Financial institutions should have suspicious activity monitoring policies and procedures in place as well as an automated solution with scenarios readily available to detect these typologies. Additionally, institutions need the flexibility to lower their parameters to the red flag level to detect certain illicit transactions that are killing our citizens. FinCEN concludes its advisory by stressing the importance of SAR reporting and due diligence requirements that should be included in updated investigation procedures. The advisory reminds financial institutions that SAR information “is consistently beneficial and critical to FinCEN and U.S. law enforcement analytical and investigative efforts, OFAC designation efforts, and the overall security and stability of the U.S. financial system.”

If you need further guidance on these red flags or adjusting your AML transaction monitoring system parameters to meet the red flag detection level, our team of advisory services professionals can help. Contact us today.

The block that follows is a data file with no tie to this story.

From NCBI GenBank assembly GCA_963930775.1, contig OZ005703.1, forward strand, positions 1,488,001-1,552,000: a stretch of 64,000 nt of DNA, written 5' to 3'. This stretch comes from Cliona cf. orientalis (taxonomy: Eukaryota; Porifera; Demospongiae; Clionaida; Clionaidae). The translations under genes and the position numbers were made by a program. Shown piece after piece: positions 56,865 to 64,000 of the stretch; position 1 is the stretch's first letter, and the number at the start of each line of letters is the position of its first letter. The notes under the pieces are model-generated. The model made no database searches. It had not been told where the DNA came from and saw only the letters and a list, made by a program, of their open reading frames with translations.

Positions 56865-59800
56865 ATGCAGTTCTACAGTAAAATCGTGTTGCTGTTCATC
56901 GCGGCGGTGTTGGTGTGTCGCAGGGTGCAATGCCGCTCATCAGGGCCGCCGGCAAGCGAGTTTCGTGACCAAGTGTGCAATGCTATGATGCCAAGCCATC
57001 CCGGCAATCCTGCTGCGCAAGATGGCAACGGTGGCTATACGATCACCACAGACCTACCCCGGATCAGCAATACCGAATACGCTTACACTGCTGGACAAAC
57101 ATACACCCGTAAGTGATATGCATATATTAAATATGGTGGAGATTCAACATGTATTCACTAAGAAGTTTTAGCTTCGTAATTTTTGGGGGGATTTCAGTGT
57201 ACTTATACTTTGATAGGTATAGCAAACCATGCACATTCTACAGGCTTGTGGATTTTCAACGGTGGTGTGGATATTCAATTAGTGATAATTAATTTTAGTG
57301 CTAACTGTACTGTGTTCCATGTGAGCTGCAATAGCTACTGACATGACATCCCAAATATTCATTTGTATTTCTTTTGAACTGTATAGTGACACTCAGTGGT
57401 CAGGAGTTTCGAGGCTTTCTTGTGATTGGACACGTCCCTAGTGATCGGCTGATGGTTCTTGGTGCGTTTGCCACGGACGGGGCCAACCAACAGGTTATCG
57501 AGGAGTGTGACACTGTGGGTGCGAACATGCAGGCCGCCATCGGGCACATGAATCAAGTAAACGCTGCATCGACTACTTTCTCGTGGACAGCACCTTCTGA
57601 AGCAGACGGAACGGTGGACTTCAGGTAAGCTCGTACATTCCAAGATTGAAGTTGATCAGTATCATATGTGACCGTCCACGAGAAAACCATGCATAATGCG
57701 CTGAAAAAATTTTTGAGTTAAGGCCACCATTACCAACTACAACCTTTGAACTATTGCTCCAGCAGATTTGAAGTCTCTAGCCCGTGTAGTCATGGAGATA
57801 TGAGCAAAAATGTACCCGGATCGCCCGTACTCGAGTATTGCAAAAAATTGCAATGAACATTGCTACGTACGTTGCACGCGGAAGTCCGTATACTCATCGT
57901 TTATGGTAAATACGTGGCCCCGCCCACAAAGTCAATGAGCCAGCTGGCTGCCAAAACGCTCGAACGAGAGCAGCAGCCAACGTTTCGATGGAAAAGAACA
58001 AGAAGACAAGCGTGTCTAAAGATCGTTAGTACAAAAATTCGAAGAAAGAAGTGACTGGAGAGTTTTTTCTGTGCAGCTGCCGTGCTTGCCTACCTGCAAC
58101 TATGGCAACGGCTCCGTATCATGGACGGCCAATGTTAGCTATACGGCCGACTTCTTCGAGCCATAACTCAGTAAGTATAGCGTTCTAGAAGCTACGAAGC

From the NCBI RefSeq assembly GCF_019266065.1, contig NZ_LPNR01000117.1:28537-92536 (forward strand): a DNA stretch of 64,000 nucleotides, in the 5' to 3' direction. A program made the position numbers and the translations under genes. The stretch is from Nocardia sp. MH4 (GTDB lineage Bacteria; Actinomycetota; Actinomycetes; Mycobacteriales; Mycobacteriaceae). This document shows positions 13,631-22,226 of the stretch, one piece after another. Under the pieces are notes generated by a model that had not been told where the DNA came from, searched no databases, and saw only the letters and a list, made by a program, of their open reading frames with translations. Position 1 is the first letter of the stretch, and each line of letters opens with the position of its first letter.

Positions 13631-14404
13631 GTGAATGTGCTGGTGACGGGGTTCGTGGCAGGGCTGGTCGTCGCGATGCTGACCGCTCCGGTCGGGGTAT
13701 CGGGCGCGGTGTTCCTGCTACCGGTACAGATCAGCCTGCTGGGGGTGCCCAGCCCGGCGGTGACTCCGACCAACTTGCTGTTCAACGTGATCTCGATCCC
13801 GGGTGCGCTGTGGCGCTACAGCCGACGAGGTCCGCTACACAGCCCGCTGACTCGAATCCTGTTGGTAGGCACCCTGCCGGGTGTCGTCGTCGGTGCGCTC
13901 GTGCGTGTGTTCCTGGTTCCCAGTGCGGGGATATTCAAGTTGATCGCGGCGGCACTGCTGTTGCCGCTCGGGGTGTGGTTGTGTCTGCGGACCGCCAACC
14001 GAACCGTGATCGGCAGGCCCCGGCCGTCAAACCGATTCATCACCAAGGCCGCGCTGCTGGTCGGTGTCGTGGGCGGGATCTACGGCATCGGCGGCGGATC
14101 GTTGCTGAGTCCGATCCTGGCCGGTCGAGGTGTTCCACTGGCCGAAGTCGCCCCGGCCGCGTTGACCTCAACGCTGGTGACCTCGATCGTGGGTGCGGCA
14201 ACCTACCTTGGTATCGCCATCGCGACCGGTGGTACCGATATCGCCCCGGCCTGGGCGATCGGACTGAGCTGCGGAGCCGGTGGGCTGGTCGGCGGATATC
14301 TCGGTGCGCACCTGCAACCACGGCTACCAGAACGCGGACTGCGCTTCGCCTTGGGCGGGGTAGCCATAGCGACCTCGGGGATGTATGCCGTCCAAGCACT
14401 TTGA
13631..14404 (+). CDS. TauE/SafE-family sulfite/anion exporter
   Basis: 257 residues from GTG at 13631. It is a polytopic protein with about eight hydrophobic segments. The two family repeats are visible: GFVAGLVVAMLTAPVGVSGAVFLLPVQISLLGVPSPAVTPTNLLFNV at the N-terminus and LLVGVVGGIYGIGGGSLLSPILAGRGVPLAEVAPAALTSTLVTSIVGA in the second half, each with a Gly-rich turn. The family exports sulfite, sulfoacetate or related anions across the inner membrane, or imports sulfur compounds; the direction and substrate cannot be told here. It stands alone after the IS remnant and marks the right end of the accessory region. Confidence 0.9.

About the Author

Terri Luttrell, CAMS-Audit

Terri Luttrell is a seasoned AML professional and former director and AML/OFAC officer with over 20 years in the banking industry, working both in medium and large community and commercial banks ranging from $2 billion to $330 billion in asset size. She has successfully worked with institutions in developing BSA/OFAC programs, optimizing various automated solutions, and streamlining processes while ensuring all regulatory requirements are met. As the Senior Manager of Strategy and Engagement at Abrigo, Terri provides insights that contribute and support long-term banking strategies based on analysis of market and industry trends, competitor developments, and financial and regulatory technology changes. She is an audit-certified anti-money laundering specialist and a board member of the Central Texas chapter of the Association of Certified Anti-Money Laundering Specialists (ACAMS). Terri earned her bachelor’s degree in business administration, specializing in business and finance, from the University of North Texas.